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School teaches us plenty of important lessons like critical thinking and problem-solving. However, there are certain skills that many millennials and Gen Z college grads—and current college students—feel were lacking from their education. Personal finance, cooking, and basic self-management skills are routinely touted as vital areas that many educated adults wish they knew more about. So, before your soon-to-be or current college students reach the stage of full-time adulting, make sure they have a solid grasp of life skills that make a difference before, during, and after college. These essential skills can help them achieve their dreams while balancing the demands of college.
College-age students suddenly encounter a lot of financial obligations: student loans, food budgets, and credit cards under their own name. But students who live away from home simultaneously obtain a tremendous amount of freedom. Paying monthly debts, tracking account balances, and otherwise managing money can quickly become overwhelming for someone who’s never had to do those tasks regularly.
Both parents and students can ease into these financial maelstroms by learning about budgets. Key aspects college students should consider are:
By keeping track of these numbers, college students can start to understand their general monthly income and expenses, which will make it easier to set a budget and establish their savings goals.
More and more college students enter the college admissions process with a comprehensive understanding of how to navigate social media platforms. However, it’s even more important to understand the potential ramifications of using said social media improperly. Divisive or offensive messages, pictures that display inappropriate or illegal behavior, and even political reshares can all have an impact on how colleges, selective programs, and potential employers view individuals.
College students need to learn early in their college careers what information they want to share publicly, what information they want to share privately, and what information they don’t want to share at all. This skill isn’t self-censorship; it’s an understanding of what their social media profiles say about them and what potential ramifications they are willing to deal with years down the line. At the same time, college students should also establish a positive presence on social media platforms like LinkedIn. This careful balancing act of self-expression and professional appeal can be challenging for adults of all ages, so students should start thinking through these decisions now.
Students leaving home for the first time are swiftly going to be engaged in social interactions with a much wider variety of individuals than they’ve previously experienced. They’ll be interacting with dorm mates, fellow students, college admissions interviewers, professors, and employers. As much as it may be a stereotype for high school teachers to say that college will be dramatically different from high school, there is a lot of truth to that generalization.
Students must learn how to interact with other adults in widely different contexts to:
Not only are there varied contexts in which your college student must engage, but they’re also connecting with people from widely different backgrounds, and it’s important to be open and sensitive to other people’s experiences. Intentionally learning social skills through YouTube videos, courses, or articles, is thus crucial.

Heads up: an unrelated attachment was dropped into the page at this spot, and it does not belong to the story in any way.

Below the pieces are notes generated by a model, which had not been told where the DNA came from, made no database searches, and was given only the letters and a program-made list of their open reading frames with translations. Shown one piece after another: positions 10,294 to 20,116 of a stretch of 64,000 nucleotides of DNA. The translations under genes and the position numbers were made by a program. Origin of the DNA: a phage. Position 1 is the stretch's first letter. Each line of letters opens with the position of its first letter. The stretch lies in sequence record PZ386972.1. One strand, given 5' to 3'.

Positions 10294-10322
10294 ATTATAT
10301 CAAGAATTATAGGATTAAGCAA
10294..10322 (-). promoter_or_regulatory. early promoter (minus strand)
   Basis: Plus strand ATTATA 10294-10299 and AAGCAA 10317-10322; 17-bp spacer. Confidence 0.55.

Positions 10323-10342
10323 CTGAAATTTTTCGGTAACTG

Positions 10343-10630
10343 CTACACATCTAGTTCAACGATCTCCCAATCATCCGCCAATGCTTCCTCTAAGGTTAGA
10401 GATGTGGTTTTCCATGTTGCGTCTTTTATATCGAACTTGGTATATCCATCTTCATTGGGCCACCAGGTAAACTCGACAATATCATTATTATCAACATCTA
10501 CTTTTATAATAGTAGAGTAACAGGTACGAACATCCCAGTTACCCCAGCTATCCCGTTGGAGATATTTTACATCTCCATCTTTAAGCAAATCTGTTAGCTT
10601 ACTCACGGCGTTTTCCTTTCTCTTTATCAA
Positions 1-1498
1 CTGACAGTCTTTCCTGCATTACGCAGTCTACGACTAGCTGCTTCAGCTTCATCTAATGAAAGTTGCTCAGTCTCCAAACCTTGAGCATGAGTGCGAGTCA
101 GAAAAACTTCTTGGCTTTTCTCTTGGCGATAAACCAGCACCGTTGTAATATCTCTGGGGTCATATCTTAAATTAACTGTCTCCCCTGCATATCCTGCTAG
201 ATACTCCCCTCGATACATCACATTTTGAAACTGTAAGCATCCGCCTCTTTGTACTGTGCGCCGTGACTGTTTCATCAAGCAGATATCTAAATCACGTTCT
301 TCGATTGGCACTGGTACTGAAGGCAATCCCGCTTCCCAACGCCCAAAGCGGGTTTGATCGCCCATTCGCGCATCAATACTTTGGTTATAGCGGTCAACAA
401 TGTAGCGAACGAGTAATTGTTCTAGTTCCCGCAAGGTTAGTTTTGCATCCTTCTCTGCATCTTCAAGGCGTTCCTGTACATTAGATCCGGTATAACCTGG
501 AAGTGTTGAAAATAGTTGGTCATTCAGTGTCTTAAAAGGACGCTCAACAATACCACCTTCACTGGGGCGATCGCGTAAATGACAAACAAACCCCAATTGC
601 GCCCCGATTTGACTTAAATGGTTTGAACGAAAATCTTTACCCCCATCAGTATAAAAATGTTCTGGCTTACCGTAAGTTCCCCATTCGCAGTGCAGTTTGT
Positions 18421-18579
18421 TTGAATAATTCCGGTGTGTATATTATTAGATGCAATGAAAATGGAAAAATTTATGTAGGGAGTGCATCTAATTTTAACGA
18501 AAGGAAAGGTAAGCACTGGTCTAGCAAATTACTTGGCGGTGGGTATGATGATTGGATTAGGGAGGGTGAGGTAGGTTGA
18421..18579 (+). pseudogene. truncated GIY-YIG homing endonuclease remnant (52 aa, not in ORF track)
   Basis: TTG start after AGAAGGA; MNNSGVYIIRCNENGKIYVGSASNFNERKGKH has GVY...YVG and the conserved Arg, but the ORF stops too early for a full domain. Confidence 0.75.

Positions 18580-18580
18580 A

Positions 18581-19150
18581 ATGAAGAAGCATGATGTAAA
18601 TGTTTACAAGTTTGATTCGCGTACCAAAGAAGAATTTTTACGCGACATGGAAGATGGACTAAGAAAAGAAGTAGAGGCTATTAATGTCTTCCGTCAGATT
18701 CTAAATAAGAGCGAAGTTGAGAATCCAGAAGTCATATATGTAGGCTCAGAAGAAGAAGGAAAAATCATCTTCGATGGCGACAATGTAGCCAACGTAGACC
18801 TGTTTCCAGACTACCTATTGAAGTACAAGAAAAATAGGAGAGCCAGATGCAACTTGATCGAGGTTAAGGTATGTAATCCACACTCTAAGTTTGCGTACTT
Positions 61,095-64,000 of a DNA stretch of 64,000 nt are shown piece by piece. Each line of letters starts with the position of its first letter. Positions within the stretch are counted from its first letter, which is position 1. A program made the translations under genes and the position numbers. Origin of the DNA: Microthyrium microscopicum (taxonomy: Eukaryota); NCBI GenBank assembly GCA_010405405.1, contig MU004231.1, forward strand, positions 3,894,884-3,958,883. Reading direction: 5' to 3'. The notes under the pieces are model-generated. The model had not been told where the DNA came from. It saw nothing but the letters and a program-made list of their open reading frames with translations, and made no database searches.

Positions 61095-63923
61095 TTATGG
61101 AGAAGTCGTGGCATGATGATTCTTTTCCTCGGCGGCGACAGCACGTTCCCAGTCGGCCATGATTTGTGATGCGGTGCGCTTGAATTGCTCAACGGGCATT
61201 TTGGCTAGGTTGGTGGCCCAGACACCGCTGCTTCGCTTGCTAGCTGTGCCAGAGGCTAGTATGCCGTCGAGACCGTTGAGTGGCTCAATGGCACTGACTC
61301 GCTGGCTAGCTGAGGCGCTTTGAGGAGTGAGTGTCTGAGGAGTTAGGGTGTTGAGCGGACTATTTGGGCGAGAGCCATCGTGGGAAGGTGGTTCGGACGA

All adults have their own methods for managing their time, and college (or even earlier) is an excellent opportunity for students to find the method that works best for them. Some people prefer to rely entirely on electronic systems, like automated reminders and calendar alarms on their phones. Others rely on bullet journals and written lists to organize key tasks and priorities. Students should experiment with various methods to organize tasks, assignments, and monthly responsibilities to ensure nothing falls through the cracks.
Time management is more than just task management, however. Staying focused and efficient is a valuable skill that takes time and practice. Students can practice with the Pomodoro Technique, timers, and web restriction apps to remove distractions and set up specific times for being productive.
This skill can be considered tangential to time management, but it will test students’ ability to organize and anticipate their own abilities. In college, many grades are determined by term papers and exams, rather than smaller daily grades or homework. To prepare successfully for these larger assessments, students need to break them down into smaller tasks. Writing a term paper, for example, can be deconstructed into tasks like research, producing an outline, compiling sources, actually writing the paper, and proofreading it. If students don’t establish deadlines for these more manageable tasks, then the overall work can pile up and become unmanageable.
Students also must break down less clear goals, such as applying for grad school or medical school, managing their first job searches, and securing their first apartment. These objectives require even more forethought and planning. Students can research how to break these goals into clearly outlined processes and practice finding the right organizational tools and strategies that work for them.
Ultimately, preparing for college is about much more than getting the right grades and test scores. Contact Spark Admissions today if you want assistance putting your child’s college plans into action—or if you think there’s another critical life skill we should have on this list!
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